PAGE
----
If you, like me, enjoy reading about people who are as brave, cool, and morally pure as you are in your dreams, well, Edith Mirante is just such a person. She’s written a book that should be of interest to any intrepid traveler with a conscious, and especially those who’ve been to the Thai-Burmese border region and have wondered about what they saw. Mirante is a real-life “human-rights pirate” who visited Thailand as an artist in the 80s and became radicalized when she learned how the Burmese were suffering under their oppressive government. She took huge personal risks to document the situation of the hill tribes living close to the Thai-Burmese border, sneaking between countries, traveling deep into the jungle, and visiting dangerous characters in an attempt to get at a truth that she could share, even when people didn’t want to hear it. (She implicates the U.S. to some degree.) Since she did her work around the time that much of Fieldwork takes place, this is a good nonfiction counterpart to that novel. It’s also a thrilling book on its own, and it’s a tonic to read about someone who managed to take dramatic action in the face of the kinds of entrenched misery that can make many travelers feel hopeless.
The suffering of hill tribe groups seems to know no bounds. In this artful and heart-wrenching memoir, Yang tells the story of her Hmong family, who escaped Laos to find themselves in a series of refugee camps in Thailand before eventually moving to the United States. Yang depicts clearly and tenderly life in Hmong villages before, during, and after the Vietnam war; life in the refugee camps where she spent her first seven years; and life as an immigrant. The description of her family crossing the Mae Kong river was particularly harrowing for me. I read it while nursing my infant daughter, and when they made the crossing, Yang’s sister was newborn and sick, and her mother was nursing and infected. I remember sitting on the banks of that same river very near where they crossed, drinking beer and admiring the romantic view. I remember riding down that river in an inner tube, laughing, playing on a mud bank. How little most Americans know about Hmong involvement in the Vietnam war, and what a high price those involved have paid for it. But Yang’s book is about so much more than this. I can almost guarantee that anyone would love it.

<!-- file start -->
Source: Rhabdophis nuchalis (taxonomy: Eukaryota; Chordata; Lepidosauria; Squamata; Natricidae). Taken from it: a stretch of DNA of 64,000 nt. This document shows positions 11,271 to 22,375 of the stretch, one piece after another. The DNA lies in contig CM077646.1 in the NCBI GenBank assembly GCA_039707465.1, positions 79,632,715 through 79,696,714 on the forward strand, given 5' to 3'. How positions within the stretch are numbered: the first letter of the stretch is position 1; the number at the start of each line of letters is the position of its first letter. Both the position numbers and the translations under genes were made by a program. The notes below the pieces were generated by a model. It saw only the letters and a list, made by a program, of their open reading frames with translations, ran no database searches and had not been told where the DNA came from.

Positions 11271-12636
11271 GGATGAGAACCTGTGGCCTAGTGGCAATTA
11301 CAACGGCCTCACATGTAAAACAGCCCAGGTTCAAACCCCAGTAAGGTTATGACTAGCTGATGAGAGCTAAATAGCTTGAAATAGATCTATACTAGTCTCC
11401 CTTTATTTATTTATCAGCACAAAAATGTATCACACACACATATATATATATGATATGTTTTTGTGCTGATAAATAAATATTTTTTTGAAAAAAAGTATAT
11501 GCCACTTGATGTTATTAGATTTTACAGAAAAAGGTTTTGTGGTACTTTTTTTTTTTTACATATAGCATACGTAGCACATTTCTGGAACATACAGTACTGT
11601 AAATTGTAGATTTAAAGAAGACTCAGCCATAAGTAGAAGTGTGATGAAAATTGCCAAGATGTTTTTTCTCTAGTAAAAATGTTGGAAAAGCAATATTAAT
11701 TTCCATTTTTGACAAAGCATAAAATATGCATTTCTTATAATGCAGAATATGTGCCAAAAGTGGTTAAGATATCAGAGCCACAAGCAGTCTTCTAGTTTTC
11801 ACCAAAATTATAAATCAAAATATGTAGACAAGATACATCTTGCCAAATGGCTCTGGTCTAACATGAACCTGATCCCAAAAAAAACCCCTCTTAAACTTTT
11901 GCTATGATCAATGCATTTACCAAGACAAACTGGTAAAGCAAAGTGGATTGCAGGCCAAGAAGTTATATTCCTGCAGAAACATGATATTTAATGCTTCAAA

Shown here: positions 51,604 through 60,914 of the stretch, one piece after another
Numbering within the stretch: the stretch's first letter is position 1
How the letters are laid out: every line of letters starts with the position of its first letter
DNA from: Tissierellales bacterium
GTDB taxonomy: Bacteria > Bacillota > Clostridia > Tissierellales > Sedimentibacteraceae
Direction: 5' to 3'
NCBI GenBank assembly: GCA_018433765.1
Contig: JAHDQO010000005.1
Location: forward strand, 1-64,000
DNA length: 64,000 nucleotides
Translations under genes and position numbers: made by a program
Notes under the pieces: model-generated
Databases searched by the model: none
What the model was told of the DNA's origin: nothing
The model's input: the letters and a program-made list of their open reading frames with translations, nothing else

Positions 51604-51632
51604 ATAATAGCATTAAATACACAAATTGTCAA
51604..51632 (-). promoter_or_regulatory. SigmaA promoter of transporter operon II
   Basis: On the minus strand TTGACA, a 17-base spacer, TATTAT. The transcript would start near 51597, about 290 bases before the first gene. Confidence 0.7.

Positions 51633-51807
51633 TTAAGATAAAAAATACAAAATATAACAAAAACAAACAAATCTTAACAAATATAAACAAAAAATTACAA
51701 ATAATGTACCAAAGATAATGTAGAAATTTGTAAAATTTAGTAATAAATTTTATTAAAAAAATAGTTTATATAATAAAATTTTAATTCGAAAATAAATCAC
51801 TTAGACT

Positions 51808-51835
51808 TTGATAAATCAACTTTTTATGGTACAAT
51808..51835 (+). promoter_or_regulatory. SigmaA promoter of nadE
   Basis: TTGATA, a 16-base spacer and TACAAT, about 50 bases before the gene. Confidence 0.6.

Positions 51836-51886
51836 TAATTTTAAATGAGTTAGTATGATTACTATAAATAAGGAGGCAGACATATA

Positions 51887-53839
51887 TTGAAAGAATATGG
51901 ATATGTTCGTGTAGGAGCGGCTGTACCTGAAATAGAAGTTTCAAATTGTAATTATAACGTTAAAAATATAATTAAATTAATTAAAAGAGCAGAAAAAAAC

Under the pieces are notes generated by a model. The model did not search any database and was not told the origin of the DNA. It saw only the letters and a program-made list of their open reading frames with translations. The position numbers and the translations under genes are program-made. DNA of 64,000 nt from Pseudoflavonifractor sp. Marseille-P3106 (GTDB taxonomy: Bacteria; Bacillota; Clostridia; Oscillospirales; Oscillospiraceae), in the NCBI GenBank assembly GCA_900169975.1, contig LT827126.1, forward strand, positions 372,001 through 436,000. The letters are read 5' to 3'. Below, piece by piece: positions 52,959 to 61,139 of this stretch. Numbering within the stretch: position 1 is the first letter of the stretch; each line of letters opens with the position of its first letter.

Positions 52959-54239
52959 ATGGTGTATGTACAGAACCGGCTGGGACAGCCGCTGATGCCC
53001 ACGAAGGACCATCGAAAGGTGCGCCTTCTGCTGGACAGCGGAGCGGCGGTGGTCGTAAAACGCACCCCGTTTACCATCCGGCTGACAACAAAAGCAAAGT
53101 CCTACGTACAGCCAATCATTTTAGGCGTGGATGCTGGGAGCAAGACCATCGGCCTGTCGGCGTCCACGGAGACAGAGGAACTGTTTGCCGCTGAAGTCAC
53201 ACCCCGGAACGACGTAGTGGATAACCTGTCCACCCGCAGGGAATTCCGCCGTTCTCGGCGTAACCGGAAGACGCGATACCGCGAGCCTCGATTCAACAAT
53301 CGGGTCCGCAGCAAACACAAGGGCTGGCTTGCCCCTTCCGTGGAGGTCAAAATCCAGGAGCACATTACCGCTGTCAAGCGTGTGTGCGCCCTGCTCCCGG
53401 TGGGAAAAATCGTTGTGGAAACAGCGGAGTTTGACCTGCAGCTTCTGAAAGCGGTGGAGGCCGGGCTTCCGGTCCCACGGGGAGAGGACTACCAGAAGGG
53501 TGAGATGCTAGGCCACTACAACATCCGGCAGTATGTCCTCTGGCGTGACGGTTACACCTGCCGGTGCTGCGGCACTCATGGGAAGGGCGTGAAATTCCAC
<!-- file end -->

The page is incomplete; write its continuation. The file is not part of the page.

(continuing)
Well, Thailand is not all hill tribes and jungle trails. This novel about a gay Thai expatriot who returns to Bangkok to heal from a heartbreak and becomes enthralled with a male prostitute is both stylistically sophisticated and as drug-strew, dimly lid, and lurid as you’d expect a novel about Bangkok nightlife and sex-selling to be. And it hits the themes close to my heart: the grey areas around cultural imperialism, the economic subtext of so much, the complexity of sexual transactions, and the intersection of the personal and political. Not everyone’s idea of beach-reading because of its challenging prose and bleak world-view, it’s an interesting lens through which to view Bangkok.
Posted on March 4, 2010
With CURRENCY‘s release date only about two months away, I feel like I’m at the tail end of a veeeeeeeeeeeery long pregnancy, and labor has just begun. The final proof has been completed. Events are being set up. Preorder is available. A Facebook page has been created. (Please become a fan.) And thanks to Max Wentzel, The Eternals, and Lisa Meehan Williams, there’s even a book trailer posted on YouTube. It’s really going to happen!
Here’s the jacket copy: